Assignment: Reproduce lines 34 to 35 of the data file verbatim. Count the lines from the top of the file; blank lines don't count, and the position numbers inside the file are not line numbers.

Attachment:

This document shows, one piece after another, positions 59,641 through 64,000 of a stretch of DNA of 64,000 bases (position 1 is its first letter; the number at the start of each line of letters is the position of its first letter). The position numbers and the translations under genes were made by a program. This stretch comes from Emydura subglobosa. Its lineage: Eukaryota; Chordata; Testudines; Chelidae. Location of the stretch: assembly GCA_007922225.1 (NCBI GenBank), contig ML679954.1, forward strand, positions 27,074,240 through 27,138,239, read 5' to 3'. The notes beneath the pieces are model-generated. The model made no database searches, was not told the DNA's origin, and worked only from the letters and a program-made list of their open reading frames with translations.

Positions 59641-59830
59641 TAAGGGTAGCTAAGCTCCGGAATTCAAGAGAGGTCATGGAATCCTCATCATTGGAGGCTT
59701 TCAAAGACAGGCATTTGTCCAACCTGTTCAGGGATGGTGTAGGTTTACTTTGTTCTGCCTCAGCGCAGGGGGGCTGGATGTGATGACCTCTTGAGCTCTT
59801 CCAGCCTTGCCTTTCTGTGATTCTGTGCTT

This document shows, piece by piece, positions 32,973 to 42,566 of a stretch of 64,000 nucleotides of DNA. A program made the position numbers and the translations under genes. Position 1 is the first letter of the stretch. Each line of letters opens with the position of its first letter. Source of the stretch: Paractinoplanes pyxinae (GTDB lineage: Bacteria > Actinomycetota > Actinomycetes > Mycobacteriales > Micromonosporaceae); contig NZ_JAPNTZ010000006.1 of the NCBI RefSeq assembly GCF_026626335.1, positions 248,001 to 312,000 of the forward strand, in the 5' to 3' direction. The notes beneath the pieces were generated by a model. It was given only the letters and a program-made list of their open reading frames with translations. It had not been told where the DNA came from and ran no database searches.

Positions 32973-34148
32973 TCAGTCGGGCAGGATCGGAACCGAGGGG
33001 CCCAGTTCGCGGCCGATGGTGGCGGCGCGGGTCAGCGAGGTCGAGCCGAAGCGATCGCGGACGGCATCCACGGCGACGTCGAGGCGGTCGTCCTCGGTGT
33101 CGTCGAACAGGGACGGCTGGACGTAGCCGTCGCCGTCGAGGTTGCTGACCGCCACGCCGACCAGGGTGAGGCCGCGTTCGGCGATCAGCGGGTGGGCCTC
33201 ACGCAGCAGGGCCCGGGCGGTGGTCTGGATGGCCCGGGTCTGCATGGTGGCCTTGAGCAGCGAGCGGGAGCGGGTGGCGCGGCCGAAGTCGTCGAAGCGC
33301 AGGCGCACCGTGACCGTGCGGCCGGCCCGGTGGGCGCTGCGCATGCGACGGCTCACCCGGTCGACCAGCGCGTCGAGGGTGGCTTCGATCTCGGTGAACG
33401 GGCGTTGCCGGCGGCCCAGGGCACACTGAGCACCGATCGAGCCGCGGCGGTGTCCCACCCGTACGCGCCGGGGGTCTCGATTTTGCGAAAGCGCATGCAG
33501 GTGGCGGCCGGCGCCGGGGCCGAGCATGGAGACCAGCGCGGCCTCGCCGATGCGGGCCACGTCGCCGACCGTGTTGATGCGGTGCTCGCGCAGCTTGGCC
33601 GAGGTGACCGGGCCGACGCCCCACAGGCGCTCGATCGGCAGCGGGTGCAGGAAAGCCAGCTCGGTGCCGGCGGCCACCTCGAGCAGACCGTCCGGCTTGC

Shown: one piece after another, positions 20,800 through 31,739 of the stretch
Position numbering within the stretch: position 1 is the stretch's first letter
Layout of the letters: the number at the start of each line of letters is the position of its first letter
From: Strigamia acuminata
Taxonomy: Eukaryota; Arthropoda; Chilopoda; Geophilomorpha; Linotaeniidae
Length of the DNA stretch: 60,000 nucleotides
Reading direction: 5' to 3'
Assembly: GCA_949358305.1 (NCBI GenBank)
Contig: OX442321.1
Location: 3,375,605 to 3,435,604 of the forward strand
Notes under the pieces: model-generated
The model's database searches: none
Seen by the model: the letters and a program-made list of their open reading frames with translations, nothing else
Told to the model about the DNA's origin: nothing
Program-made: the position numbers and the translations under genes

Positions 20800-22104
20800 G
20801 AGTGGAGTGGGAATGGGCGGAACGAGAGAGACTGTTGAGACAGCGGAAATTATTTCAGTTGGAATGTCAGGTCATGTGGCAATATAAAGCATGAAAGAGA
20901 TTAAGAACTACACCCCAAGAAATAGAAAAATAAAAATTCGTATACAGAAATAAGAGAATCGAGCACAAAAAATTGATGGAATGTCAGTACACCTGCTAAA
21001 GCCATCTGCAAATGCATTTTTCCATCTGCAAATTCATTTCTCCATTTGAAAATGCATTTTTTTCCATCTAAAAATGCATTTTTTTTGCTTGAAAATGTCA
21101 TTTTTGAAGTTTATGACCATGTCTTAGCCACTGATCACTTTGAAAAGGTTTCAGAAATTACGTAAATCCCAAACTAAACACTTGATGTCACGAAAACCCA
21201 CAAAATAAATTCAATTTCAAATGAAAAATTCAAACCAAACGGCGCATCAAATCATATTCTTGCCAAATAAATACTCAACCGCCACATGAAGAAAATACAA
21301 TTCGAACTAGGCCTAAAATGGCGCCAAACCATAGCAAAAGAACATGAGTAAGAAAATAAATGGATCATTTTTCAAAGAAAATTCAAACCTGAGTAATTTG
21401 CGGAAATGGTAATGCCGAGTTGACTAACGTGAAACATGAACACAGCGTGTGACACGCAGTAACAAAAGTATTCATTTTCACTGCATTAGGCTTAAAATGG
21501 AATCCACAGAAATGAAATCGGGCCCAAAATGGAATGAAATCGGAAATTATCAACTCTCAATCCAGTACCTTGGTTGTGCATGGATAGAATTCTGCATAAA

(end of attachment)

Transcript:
20901 TTAAGAACTACACCCCAAGAAATAGAAAAATAAAAATTCGTATACAGAAATAAGAGAATCGAGCACAAAAAATTGATGGAATGTCAGTACACCTGCTAAA
21001 GCCATCTGCAAATGCATTTTTCCATCTGCAAATTCATTTCTCCATTTGAAAATGCATTTTTTTCCATCTAAAAATGCATTTTTTTTGCTTGAAAATGTCA